I suggested that we would have trouble with FTX and funding around 4 months ago.
SBF has been giving lots of money to EA. He admits it's a massively speculative bubble. Crypto crash hurts the most vulnerable, because poor uneducated people put lots of money into it (Krugman). Crypto is currently small, but should be regulated and has potential contagion effects (BIS). EA as a whole is getting loose with it's money due to large crypto flows (MacAskill). An inevitable crypto crash leads to either a) bad optics leading to less interest in EA or b) lots of dead projects.
It was quite obvious that this would happen--although the specific details with Alameda were not obvious. Stuart Buck and Blonergan (and a few others) were the only one who took me seriously at the time.
Below are some suggestions for change.
1. The new button of "support" is great, but I think EA forum should have a way to *sort* by controversiality. And, have the EA forum algorithm occasionally (some % of the time), punt controversial posts back upwards to the front page. If you're like me, you read the forum sorted by Magic (New and Upvoted). But this promotes herd mentality. The
red-teaming and self-criticism is excellent, but if the only way we aggregate how "good" is is by up-votes, that is flawed. Perhaps the best way to know that criticism has touched a nerve is to compute a fraction: how many members of the community disagree vs how many agree. (or, even better, if you are in an organization, use a weighted fraction, where you put lower weight on the people in the organization that are in positions of power (obviously difficult to implement in practice))
2. More of you should consider anonymous posts. This is EA forum. I cannot believe that some of you delete your posts simply because it ends up being downvoted. Especially if you're working higher up in an EA org, you ought to be actively voicing your dissent and helping to monitor EA.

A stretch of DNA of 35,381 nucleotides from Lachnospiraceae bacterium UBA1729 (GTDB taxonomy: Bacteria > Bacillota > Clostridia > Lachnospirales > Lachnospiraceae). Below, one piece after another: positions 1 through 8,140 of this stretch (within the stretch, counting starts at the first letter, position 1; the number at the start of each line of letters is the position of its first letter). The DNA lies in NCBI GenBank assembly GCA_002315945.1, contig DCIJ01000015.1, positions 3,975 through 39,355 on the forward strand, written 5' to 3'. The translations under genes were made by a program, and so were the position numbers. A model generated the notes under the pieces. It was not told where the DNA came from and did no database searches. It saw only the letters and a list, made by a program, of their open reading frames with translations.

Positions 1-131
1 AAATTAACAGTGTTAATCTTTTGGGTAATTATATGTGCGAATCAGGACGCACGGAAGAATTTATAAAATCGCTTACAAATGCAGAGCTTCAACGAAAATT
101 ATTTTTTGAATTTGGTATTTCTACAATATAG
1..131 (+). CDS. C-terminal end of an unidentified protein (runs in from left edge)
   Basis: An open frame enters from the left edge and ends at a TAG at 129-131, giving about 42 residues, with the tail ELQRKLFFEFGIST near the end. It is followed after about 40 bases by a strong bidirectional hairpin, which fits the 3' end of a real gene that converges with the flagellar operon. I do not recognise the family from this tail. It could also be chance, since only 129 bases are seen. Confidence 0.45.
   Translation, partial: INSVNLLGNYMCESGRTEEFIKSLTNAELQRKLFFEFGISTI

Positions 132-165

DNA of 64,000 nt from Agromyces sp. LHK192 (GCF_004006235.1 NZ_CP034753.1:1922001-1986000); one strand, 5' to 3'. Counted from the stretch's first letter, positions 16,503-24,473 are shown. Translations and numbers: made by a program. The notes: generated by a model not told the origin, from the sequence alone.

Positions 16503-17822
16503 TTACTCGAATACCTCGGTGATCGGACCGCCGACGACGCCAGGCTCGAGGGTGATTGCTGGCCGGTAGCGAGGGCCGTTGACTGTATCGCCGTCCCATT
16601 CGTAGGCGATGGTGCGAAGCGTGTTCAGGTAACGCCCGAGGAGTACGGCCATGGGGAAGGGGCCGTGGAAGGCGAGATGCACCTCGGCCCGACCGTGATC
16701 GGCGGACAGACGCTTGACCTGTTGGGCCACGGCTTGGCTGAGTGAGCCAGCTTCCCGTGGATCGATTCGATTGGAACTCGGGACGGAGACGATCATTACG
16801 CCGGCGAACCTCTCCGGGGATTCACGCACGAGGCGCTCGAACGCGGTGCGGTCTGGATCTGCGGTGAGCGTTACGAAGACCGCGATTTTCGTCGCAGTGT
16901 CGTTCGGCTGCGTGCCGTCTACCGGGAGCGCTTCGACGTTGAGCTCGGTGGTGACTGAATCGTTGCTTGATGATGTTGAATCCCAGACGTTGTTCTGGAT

For example, this is not good:
"Members of the mutinous cohort told me that the movement’s leaders were not to be taken at their word—that they would say anything in public to maximize impact. Some of the paranoia—rumor-mill references to secret Google docs and ruthless clandestine councils—seemed overstated, but there was a core cadre that exercised control over public messaging; its members debated, for example, how to formulate their position that climate change was probably not as important as runaway A.I. without sounding like denialists or jerks." (New Yorker)
What makes EA, EA, what makes EA antifragile, is its ruthless transparency. If we are self-censoring because we have already concluded something is super effective, then there is no point in EA. Go do your own thing with your own money. Become Bill Gates. But don't associate with EA.
3. Finances should be partially anonymized. If an EA org receives some money above a certain threshold from an individual contribution, we should be transparent in saying that we will reject said money if it is not donated anonymously. You may protest that this would decrease the number of donations by rich billionaires. But take it this way: if they donate to EA, it's because they believe that EA can spend it better. Thus, they should be willing to donate anonymously, to not affect how EA spends money. If they don't donate to EA, then they can establish a different philanthropic organization and hire EA-adjacent staff, making for more competition. [Edit--see comments/revision]
Blonergan took my previous post very seriously--apologies.
Anonymizing finances may not be the best option. I am clearly naive about the legal implications. Perhaps other members of the community have suggestions about how to better mitigate conflicts of interest.
Although I have not looked into the data myself, it appears red teaming wins were mostly uncorrelated with upvotes. I still stand by having some way of pushing up controversial posts, as posts criticising FTX were heavily downvoted at the time.